Small Business Administration Clarifies that Paycheck Protection Program is Open to Farmers, Following Written Correspondence from Rep. Courtney
NORWICH, CT – Last night, the U.S. Treasury Department and the federal Small Business Administration (SBA) issued new guidance clarifying that farmers, ranchers, and other agricultural producers are eligible to receive funding through the SBA’s Paycheck Protection Program (PPP), as long as they meet certain requirements. The new guidance comes following Rep. Courtney’s written correspondence to the SBA on Wednesday requesting immediate additional clarification to ensure that self-employed agricultural workers are eligible for the PPP, which was authorized as part of the bipartisan CARES Act. Rep. Courtney’s letter was co-signed by the entire Connecticut Congressional delegation, who had all received feedback from Connecticut Agricultural Commissioner Bryan Hurlburt and the Connecticut Farm Bureau that the lack of clear guidance related to self-employed agricultural workers has created inconsistencies with eligibility determinations for the PPP from different lending institutions.
“Many of our farming families in eastern Connecticut operate like small businesses – they’re getting hard during this pandemic, just like many other small employers, and they need access to cash flow immediately,” said Congressman Courtney. “The CARES Act was originally written to provide assistance to our farmers, and this new clarification couldn’t have come soon enough, especially now that our bipartisan bill to resupply the PPP with another $310 billion has been signed into law. With planting season and farmer’s market season upon us, these new dollars – as well as the new assistance available to farmers through the SBA’s Economic Injury Disaster Loan program – are more important than ever. I’m glad the SBA turned our request around quickly this week, and as Co-Chair of the bipartisan Congressional Dairy Caucus I’ll keep pressing for more resources for our eastern Connecticut farmers.”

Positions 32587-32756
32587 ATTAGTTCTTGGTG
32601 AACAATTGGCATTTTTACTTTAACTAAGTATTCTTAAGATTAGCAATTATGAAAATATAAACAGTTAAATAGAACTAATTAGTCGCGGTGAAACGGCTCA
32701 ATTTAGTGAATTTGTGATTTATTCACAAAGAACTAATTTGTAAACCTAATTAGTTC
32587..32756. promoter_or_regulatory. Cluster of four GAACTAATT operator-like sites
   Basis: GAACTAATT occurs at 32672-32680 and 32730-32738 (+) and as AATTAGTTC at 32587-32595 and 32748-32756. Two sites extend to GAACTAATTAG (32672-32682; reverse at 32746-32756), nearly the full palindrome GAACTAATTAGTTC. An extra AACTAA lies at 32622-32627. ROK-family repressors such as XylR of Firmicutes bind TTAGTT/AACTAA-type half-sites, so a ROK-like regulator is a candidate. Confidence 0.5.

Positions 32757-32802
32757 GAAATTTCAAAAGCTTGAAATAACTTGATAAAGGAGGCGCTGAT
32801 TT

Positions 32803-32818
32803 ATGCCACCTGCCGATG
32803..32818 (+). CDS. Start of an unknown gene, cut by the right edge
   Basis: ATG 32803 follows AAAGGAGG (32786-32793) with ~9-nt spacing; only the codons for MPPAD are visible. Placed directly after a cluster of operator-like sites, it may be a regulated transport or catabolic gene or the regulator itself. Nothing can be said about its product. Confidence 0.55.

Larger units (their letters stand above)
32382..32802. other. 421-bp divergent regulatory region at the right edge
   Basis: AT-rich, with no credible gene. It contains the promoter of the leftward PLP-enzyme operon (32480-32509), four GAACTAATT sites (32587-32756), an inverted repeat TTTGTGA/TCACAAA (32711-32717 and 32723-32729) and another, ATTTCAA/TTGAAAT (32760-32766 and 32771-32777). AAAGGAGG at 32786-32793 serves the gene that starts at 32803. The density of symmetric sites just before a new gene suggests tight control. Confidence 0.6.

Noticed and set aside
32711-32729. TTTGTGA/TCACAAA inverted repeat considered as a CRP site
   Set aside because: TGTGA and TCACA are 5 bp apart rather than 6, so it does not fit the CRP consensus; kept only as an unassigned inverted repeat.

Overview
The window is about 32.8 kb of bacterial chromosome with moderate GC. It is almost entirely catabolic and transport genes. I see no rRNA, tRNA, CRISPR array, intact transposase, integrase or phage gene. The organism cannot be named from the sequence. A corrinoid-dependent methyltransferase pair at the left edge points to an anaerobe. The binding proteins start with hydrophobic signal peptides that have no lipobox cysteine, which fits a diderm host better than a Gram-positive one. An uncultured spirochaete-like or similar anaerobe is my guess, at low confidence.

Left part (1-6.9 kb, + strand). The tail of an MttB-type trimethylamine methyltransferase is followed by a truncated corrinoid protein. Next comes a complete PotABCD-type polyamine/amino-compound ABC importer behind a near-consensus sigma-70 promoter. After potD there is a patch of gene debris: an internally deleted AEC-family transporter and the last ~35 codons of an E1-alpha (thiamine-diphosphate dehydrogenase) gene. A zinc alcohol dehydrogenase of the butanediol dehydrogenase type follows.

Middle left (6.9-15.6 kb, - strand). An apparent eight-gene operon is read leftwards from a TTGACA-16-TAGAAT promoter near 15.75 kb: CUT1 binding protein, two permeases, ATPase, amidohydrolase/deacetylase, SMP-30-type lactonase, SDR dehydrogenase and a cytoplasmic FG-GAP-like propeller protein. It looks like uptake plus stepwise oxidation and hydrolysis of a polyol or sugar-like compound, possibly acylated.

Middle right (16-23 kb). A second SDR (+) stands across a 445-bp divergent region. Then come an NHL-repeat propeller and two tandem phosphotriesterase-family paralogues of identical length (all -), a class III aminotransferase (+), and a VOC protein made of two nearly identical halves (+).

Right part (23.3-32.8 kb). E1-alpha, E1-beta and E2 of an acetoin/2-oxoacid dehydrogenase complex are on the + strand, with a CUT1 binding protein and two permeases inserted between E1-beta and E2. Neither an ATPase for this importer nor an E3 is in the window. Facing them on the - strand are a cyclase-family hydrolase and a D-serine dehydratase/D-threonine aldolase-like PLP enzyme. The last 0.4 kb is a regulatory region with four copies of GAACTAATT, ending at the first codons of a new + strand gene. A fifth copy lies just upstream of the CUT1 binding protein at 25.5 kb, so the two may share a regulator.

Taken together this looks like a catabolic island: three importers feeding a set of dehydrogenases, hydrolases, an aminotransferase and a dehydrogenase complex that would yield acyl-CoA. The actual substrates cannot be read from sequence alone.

The new guidance from the Treasury Department and SBA states that agricultural producers, farmers, ranchers, and other forms of cooperatives are eligible for small business rescue loans as long as they meet certain requirements. For more information on qualifications outlined in the new guidance, click here.
On Thursday, Rep. Courtney voted to pass the bipartisan Paycheck Protection Program and Health Care Enhancement Act (H.R. 266), otherwise known as the Interim Emergency Coronavirus Relief Package. The bill authorized a new round of $310 billion in funding for the SBA’s Paycheck Protection Program, and an additional $60 billion in loans and grants for the SBA’s EIDL program, both of which were quickly exhausted following passage of the CARES Act on March 27. In addition to new funding, the legislation explicitly expanded EIDL program eligibility to farmers, who were left out of the first round of funding. Earlier this month, Rep. Courtney had urged SBA to expand eligibility under their existing authority.